Monday, December 14, 2009

Another project complete! On a recent trip thru WV, we ran onto a small quilt shop, where I found a package of 5" squares by Moda, called "Figgy Pudding". Bought 'em, but had no idea what I'd do with them. (But, the best thing about this stop, was that the shop had just installed a long arm quilting machine, and they let me try it out! That was really fun. I guess they were planning to start offering a quilting service to their customers.)

So, the package of squares -- I guess they're called charms -- was a challenge. Each square was different, but in coordinating colors and styles. I found a pattern called panache on the web, and thought it would be a good way to use the charms. Hardest thing was picking out the additional fabrics I needed for the backgrounds and "setting" squares. But, after a couple of hours at Jo-Anns, I settled on a pine green material that has little colored spots that look like Christmas tree bulbs, a subtle red print, a deeper red with spots for the binding, and muslin for the setting squares and the backing.

After I got started, I realized I had gotten almost twice as much fabric as I needed : the original pattern was for 10" squares, while mine were 5". So, I cut all the amounts in half. But, a 5" square is 1/4 of a 10" square ... duh. The overall dimensions end up being about 1/2 of the original, tho. ANYWAY, I had fabric left over, as well as a bunch of half-square trianges from the setting squares of the main quilt, so I came up with a couple of pillow designs. I had been wanting to try prairie points, so I did those around the edges of the pillow. Not sure I like it, but it was fun trying it out. It's a little too "fussy" for my tastes.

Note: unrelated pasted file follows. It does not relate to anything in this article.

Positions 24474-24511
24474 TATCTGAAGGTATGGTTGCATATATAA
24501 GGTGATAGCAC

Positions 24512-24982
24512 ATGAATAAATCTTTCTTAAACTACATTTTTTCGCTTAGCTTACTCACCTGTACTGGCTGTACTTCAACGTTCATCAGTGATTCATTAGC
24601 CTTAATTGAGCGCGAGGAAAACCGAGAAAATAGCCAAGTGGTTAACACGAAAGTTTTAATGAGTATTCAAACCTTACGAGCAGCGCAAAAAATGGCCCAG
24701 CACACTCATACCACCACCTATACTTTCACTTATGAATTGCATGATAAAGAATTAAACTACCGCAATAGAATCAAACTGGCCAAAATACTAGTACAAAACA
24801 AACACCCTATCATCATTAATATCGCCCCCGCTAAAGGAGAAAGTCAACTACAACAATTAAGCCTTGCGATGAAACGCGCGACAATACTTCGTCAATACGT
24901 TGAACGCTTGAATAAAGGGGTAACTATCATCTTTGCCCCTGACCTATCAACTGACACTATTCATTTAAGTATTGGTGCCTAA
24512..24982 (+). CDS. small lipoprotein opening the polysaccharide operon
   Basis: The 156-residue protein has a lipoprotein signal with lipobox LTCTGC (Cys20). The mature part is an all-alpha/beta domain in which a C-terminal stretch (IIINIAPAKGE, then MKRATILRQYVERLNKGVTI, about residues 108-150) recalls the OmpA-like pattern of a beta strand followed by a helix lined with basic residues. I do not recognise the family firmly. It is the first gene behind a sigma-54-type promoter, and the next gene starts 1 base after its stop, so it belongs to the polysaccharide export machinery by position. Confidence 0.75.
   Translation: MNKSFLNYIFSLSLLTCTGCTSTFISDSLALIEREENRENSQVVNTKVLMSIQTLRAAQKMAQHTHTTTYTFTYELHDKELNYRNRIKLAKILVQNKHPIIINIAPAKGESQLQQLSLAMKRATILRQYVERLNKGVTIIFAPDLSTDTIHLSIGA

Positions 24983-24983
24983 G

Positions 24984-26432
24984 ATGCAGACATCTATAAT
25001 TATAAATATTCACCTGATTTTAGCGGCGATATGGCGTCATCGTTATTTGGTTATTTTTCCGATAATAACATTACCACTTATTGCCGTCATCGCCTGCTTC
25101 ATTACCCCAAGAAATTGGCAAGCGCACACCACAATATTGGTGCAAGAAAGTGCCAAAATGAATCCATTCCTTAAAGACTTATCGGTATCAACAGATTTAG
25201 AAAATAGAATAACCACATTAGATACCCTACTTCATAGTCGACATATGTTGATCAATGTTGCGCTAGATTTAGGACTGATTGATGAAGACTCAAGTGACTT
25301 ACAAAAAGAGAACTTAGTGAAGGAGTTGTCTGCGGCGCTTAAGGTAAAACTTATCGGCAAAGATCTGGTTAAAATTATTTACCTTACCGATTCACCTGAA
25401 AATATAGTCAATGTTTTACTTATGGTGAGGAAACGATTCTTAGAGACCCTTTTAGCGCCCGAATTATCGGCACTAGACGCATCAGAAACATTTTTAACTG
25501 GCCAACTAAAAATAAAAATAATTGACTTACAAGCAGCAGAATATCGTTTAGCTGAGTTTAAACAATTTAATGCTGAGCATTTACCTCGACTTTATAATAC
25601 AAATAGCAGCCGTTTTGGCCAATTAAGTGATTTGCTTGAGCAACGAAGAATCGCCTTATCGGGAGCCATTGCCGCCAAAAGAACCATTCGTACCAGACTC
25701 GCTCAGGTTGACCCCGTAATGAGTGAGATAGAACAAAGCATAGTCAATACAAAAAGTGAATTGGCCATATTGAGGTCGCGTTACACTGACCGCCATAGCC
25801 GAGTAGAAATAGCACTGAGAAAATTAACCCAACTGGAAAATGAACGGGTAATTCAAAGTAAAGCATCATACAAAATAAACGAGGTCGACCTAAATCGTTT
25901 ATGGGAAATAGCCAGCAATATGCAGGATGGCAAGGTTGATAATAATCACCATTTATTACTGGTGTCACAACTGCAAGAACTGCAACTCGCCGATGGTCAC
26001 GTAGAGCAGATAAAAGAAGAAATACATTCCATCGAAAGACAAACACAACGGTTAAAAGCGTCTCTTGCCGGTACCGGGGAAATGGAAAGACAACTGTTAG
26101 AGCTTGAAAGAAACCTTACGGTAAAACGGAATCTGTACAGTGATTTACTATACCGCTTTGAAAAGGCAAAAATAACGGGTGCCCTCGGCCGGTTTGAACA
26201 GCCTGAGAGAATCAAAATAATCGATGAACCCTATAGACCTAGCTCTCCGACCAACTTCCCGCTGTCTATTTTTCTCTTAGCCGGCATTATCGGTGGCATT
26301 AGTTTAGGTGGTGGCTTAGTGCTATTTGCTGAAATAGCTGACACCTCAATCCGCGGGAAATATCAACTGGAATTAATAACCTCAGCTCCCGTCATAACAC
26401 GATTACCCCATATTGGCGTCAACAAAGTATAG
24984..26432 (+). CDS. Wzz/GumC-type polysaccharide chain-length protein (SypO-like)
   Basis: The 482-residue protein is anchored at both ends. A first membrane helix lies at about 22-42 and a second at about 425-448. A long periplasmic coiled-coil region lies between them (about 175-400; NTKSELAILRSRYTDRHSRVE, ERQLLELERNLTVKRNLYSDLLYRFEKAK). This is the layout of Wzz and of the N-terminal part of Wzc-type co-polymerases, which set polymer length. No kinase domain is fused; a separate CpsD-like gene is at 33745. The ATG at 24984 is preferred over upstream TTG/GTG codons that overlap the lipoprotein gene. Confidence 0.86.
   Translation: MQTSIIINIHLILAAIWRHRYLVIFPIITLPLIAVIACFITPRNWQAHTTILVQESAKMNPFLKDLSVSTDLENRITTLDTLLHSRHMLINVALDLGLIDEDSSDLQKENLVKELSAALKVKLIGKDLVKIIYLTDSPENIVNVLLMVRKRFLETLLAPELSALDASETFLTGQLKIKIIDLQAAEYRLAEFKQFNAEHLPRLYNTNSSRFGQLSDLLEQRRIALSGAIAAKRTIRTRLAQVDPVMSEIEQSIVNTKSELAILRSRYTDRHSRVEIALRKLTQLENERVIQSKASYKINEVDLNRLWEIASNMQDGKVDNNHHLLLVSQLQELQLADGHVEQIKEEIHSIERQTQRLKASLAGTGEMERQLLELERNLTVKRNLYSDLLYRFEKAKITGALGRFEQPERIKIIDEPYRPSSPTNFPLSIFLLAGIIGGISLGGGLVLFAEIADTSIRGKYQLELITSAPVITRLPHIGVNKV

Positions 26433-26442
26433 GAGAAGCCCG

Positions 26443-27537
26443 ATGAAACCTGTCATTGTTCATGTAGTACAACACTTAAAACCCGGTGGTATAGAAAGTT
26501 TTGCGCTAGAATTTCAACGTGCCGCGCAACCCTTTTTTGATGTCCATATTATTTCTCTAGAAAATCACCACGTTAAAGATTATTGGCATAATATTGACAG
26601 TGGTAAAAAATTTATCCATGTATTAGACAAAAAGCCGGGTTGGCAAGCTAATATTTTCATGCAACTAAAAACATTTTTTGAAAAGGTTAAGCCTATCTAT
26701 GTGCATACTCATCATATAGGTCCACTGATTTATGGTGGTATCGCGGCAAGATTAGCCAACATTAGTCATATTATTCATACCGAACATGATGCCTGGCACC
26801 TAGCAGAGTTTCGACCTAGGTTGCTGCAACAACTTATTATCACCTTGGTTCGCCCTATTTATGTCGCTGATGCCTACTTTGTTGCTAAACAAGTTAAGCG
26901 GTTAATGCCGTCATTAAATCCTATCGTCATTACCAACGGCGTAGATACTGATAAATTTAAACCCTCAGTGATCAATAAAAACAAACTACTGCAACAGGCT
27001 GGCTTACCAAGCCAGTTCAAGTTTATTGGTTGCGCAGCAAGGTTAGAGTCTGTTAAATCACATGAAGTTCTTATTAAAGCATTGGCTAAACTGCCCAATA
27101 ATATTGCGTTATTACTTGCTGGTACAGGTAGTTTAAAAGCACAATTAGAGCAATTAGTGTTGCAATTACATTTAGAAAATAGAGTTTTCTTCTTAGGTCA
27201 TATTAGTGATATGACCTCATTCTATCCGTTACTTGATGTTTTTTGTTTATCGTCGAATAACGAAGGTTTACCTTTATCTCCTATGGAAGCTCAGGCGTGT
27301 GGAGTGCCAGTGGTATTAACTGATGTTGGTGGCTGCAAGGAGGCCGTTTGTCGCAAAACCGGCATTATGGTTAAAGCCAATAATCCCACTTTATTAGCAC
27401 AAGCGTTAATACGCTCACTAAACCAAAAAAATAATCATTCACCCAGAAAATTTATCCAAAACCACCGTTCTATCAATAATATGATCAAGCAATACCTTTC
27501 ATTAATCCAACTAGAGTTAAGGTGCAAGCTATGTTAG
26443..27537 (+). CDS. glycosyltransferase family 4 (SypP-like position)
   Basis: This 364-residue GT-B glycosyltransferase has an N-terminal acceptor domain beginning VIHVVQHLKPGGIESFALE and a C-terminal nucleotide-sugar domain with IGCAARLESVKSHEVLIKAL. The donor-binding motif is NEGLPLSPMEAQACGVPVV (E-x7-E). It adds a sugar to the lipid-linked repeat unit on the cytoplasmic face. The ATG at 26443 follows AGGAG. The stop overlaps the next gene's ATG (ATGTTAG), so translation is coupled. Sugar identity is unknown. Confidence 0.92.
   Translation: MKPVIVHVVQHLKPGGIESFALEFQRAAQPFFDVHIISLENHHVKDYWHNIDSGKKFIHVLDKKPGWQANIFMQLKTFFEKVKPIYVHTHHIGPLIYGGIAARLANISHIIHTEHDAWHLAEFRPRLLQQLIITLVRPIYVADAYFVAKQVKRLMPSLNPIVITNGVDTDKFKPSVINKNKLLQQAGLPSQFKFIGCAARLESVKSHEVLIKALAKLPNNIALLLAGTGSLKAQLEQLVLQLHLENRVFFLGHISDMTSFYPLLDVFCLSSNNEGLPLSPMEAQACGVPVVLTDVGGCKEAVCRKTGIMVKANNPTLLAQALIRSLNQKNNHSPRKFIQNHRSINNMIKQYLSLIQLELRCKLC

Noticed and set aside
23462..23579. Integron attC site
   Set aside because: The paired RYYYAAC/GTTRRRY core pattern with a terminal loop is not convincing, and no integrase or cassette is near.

I was quite pleased with the machine quilting on this. The back thread is green and red, and its almost as interesting as the front!

Saturday, December 5, 2009

I've been busy! Getting more practice doing hotpads and placements for Christmas. I tried cutting my binding for the placements on the bias, and like it a lot. The "corners" are 45 degrees instead of 90, and the bias seems to work better.

Tuesday, November 24, 2009

Alice in Alamance

I got inspired to create a quilt to depict one of the huge old oak trees that we have in our yard. Originally, there were 4 such trees, but we had to take one down several years ago, as it was dying and threatened to fall on the house. We believe the trees are close to 200 years old. My husband named the tree Alice, for the woman from whom we purchased our property. And, our place in Alamance County is truly a wonderland for us; hence the name "Alice in Alamance"

I made the main part of the quilt totally from "disappearing 9-squares". I invented some oak leaf blocks for the corners of the trim. It was really fun doing this one! Here's the quilt, and a photo of the actual tree.

Saturday, October 24, 2009

Pot Holders

I've been experimenting with different blocks, and making them into pot holders to get experience with the quilting, framing and binding techniques. Found some material (looks like batting, but is especially for heat resistance) that you include along with batting to make these useable as hot pads.

Here's my first one. I was running low on scraps, so I only did a single layer on the binding, and just did lapped corners. This block is called card trick: